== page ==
G.N.: Oh, it was unbelievable. The awareness, you know, it was something else…how much these people appreciate what we do. I was pleased. I was so flattered. I cried. I felt so moved. And it was touching because it was almost like the whole of Sierra Leone…In fact. I believe (I may have) the whole of Sierra Leone as my fans. Very warm people. I particularly like the language.

S.O.: Was that the first time you met the president of a country?

G.N.: You could say yes. Yes, first time.

S.O.: What was the experience like? Some of us have never met presidents you know…

G.N.: (LAUGHING). Don't worry, they're normal human beings like us. I'm sure I know what he's going through. I'm beginning to experience it.

S.O.: Would you say you're more popular outside Nigeria than you are in Nigeria?

G.N.: I know I made a statement in Sierra Leone when I was getting carried away with all the attention that a prophet is not accepted in his hometown… I don't think that is totally true because it's the same thing in Nigeria, trust me. The same thing. For crying out loud, you know how many states we have in Nigeria alone. And the kind of attention I get in Lagos where I live… In V.I. (Victoria Island) I know I'm always around everyday… And my friends are like “don't they get tired of you? They see you every day, come on”. I haven't been to all the states in Nigeria, but I know most of my fans in Nigeria are from either the North or the Middle Belt (you know what I mean), so I don't think so. I think it's the same thing.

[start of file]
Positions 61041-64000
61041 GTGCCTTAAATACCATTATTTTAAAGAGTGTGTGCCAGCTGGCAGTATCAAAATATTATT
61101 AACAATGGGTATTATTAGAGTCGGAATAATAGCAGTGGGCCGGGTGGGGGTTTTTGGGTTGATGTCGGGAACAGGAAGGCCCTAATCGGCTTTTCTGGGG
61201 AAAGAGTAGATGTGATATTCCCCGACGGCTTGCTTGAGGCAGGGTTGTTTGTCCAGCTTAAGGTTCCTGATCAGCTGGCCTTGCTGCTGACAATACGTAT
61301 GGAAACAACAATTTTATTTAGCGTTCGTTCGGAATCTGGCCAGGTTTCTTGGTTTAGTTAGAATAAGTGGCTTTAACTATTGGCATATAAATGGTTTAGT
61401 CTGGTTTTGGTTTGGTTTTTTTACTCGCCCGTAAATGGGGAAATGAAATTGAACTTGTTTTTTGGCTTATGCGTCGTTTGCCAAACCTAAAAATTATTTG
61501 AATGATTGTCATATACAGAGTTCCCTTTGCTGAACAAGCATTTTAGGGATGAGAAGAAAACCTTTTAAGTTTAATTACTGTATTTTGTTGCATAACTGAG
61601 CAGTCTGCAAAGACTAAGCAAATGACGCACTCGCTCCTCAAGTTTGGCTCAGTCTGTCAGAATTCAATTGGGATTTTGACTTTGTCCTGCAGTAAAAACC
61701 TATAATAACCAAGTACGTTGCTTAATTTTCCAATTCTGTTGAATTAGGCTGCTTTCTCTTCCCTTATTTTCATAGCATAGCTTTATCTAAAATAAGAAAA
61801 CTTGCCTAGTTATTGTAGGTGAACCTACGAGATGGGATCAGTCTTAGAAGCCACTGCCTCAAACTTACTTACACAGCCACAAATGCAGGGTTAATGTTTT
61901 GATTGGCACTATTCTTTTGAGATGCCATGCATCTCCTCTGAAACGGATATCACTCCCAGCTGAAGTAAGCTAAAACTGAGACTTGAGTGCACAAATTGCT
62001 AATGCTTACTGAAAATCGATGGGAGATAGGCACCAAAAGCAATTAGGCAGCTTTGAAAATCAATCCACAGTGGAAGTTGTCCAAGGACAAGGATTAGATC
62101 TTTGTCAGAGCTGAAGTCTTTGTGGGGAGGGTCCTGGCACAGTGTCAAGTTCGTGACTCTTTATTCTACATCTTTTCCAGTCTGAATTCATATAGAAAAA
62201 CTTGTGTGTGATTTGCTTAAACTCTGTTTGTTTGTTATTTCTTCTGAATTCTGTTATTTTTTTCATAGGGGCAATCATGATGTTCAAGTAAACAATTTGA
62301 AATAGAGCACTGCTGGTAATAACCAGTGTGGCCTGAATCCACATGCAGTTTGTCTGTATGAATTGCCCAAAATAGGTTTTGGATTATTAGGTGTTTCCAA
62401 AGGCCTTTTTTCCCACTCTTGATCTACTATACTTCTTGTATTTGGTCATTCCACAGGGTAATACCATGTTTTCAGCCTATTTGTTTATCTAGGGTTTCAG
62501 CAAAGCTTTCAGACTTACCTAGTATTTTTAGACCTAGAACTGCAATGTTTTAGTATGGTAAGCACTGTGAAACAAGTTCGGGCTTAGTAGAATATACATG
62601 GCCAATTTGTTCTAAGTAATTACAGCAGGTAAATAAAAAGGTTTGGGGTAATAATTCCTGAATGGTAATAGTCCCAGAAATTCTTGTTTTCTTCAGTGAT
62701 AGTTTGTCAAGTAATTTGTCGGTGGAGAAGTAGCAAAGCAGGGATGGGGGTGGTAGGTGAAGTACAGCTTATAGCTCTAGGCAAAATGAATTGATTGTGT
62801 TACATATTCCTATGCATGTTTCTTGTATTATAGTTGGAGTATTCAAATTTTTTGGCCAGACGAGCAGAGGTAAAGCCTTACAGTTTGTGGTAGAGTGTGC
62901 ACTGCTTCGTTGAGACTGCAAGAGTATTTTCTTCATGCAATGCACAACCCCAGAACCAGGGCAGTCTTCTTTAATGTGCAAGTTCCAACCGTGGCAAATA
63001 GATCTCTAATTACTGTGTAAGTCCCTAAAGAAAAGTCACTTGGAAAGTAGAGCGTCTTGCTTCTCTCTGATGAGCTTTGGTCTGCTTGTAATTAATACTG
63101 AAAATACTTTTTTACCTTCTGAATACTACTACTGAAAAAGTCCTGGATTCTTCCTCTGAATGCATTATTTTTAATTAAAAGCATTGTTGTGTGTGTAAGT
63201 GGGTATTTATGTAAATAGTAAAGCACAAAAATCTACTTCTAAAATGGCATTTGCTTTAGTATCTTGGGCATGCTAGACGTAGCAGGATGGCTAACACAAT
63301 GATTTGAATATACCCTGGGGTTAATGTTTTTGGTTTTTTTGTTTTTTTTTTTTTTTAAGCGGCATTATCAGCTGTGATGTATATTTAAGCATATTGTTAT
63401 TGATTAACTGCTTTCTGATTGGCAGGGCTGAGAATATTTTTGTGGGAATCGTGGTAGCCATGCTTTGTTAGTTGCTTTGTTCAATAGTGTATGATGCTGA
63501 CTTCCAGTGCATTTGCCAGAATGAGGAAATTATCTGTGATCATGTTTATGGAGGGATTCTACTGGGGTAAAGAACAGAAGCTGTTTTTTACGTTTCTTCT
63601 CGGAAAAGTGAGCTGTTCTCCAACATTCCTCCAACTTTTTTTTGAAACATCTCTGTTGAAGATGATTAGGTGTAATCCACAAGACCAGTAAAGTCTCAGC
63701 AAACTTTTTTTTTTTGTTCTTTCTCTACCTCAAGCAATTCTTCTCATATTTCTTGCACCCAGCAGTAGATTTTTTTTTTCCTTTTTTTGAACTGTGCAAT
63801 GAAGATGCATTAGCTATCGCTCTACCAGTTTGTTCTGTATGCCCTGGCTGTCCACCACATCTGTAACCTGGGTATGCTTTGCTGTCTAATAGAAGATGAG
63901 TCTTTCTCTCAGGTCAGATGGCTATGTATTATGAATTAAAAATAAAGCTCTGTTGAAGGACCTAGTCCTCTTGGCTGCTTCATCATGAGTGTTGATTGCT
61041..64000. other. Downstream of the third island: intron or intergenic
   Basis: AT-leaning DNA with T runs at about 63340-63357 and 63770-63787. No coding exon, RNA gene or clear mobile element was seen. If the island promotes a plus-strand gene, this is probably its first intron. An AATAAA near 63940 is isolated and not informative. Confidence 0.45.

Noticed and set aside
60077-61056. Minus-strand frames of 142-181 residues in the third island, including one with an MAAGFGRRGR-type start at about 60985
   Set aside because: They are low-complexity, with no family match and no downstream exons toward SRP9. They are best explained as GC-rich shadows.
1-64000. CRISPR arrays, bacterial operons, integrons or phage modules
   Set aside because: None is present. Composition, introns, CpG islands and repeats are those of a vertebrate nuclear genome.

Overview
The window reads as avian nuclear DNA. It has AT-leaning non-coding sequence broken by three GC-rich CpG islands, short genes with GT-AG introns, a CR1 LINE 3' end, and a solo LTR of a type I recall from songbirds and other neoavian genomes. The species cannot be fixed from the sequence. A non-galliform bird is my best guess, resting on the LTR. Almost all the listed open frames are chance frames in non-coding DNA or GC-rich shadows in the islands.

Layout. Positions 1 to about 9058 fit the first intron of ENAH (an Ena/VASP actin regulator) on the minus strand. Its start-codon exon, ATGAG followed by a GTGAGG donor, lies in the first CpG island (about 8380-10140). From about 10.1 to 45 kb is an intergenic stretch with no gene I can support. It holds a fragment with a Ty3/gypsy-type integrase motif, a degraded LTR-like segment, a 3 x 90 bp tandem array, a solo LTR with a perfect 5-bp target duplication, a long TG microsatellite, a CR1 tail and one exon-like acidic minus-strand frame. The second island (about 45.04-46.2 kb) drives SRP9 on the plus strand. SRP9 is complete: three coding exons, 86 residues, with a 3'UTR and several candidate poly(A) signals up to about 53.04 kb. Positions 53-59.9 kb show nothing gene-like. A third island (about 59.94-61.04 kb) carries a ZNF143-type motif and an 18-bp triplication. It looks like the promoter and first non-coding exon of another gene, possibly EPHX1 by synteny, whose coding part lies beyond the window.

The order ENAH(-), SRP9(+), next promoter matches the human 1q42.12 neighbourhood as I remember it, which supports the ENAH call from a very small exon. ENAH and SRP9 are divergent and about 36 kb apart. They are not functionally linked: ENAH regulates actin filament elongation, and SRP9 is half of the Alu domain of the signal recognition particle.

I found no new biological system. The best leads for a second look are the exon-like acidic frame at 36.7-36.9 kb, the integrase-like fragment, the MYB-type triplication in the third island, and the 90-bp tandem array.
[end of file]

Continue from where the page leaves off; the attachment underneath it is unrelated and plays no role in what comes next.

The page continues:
So they're (the Sierra Leonians) like the same with every other African outside Nigeria, every other Nigerian outside Africa, you know… They haven't seen me. That's why they're still very excited.

S.O.: What is the secret of your good looks? What do you do to keep yourself looking the way you are?

G.N.: I'm a simple person. I like looking simple, and yet classy, trendy. That's me. For my looks, nothing. I don't do anything special. The products I use for my face… Clinique is what I use. My designers, different people. I don't have a particular person, no. I buy my clothes and match them myself and I come out looking the way I am. It's my own doing. So let's just say I'm a very creative person when it comes to fashion.

S.O.: I also read on your website that you like singing. In what way do you like singing? In the bathroom or…?

G.N.: Very interesting, I sing in public.

S.O.: Oh yeah? What kind of songs do you sing?

G.N.: I like R'n'B.

S.O.: Is there a CD in the future somewhere?

G.N.: Anything can happen. They're all talents given to me by God. I intend to explore each and all of them as long as I have life.

S.O.: When people talk about you on my website, and other places, they get rather emotional. Some people love you to death and some totally dislike you. Are you aware of this kind of feeling all over the place?

G.N.: Of course.

S.O.: Is there something you're doing to make them feel like that?

G.N.: I had a girl walk up to me sometime and she's like “I don't like you because my boyfriend likes you”. I think she used the words “loves you”. And “he never pays attention to me when he's watching your movie. I think I hate you for that. No offence, but that's it. Don't worry, you're good at what you do”. And she just walked off. That was very brave of her, really.